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Dr. Henian Chen and collegues publish paper on adolescent anxiety

| EPI-BIO, Monday Letter, Our Research

Henian Chen

 

Biostatistician Henian Chen, MD, PhD is co-author on a publication entitled “Impact of early adolescent anxiety disorders on self-esteem development from adolescence to young adulthood.”

Dr. Chen is an associate professor in the USF College of Public Health and director of the Biostatistics Core for the Clinical and Translational Sciences Institute at the Morsani College of Medicine. His academic home is the Department of Epidemiology and Biostatistics.  The department offers concentrations in biostatistics that lead to MPH, MSPH, and PhD degrees, as well as an online graduate certificate in applied biostatistics.

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J Adolesc Health. 2013 Aug;53(2):287-92. doi: 10.1016/j.jadohealth.2013.02.025. Epub 2013 May 3.

Impact of early adolescent anxiety disorders on self-esteem development from adolescence to young adulthood.

Maldonado L, Huang Y, Chen R, Kasen S, Cohen P, Chen H.

Source

Department of Epidemiology & Biostatistics, College of Public Health, University of South Florida, Tampa, Florida.

Abstract

PURPOSE:

To examine the association between early adolescent anxiety disorders and self-esteem development from early adolescence through young adulthood.

METHODS:

Self-esteem was measured at mean ages 13, 16, and 22 for 821 participants from the Children in the Community Study, a population-based longitudinal cohort. Anxiety disorders were measured at mean age 13 years. Multilevel growth models were employed to analyze the change in self-esteem from early adolescence to young adulthood and to evaluate whether adolescent anxiety disorders predict both average and slope of self-esteem development.

RESULTS:

Self-esteem increased during adolescence and continued to increase in young adulthood. Girls had lower average self-esteem than boys, but this difference disappeared when examining the effect of anxiety. Adolescents with anxiety disorder had lower self-esteem, on average, compared with healthy adolescents (effect size [ES] = -.35, p < .01). Social phobia was found to have the greatest relative impact on average self-esteem (ES = -.30, p < .01), followed by overanxious disorder (ES = -.17, p < .05), and simple phobia (ES = -.17, p < .05). Obsessive compulsive-disorder (OCD) predicted a significant decline in self-esteem from adolescence to young adulthood (β = -.1, p < .05). Separation anxiety disorder was not found to have any significant impact on self-esteem development.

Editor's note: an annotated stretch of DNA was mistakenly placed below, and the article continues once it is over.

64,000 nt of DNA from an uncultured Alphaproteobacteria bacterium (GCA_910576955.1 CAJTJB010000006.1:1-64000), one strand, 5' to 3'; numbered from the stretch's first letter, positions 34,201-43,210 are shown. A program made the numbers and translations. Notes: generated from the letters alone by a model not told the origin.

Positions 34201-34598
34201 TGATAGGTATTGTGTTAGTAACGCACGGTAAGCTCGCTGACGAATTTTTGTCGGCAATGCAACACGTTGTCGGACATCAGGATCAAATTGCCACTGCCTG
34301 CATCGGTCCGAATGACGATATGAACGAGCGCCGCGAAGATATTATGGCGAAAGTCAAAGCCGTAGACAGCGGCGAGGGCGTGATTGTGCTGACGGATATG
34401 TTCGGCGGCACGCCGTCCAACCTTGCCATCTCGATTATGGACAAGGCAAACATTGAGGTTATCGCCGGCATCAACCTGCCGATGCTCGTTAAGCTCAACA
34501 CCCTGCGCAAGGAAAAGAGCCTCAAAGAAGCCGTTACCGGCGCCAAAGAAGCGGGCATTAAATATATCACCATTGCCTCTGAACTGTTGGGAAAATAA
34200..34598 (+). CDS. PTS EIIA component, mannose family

CONCLUSIONS:

All but one of the assessed adolescent anxiety disorders were related to lower self-esteem, with social phobia having the greatest impact. OCD predicted a decline in self-esteem trajectory with age. The importance of raising self-esteem in adolescents with anxiety and other mental disorders is discussed.

Copyright © 2013 Society for Adolescent Health and Medicine. Published by Elsevier Inc. All rights reserved.

KEYWORDS:

Adolescence, Anxiety disorder, Longitudinal study, Multilevel growth modeling, Self-esteem development

PMID:

23648133

[PubMed - in process]

PMCID:

PMC3725205

[Available on 2014/8/1]

 

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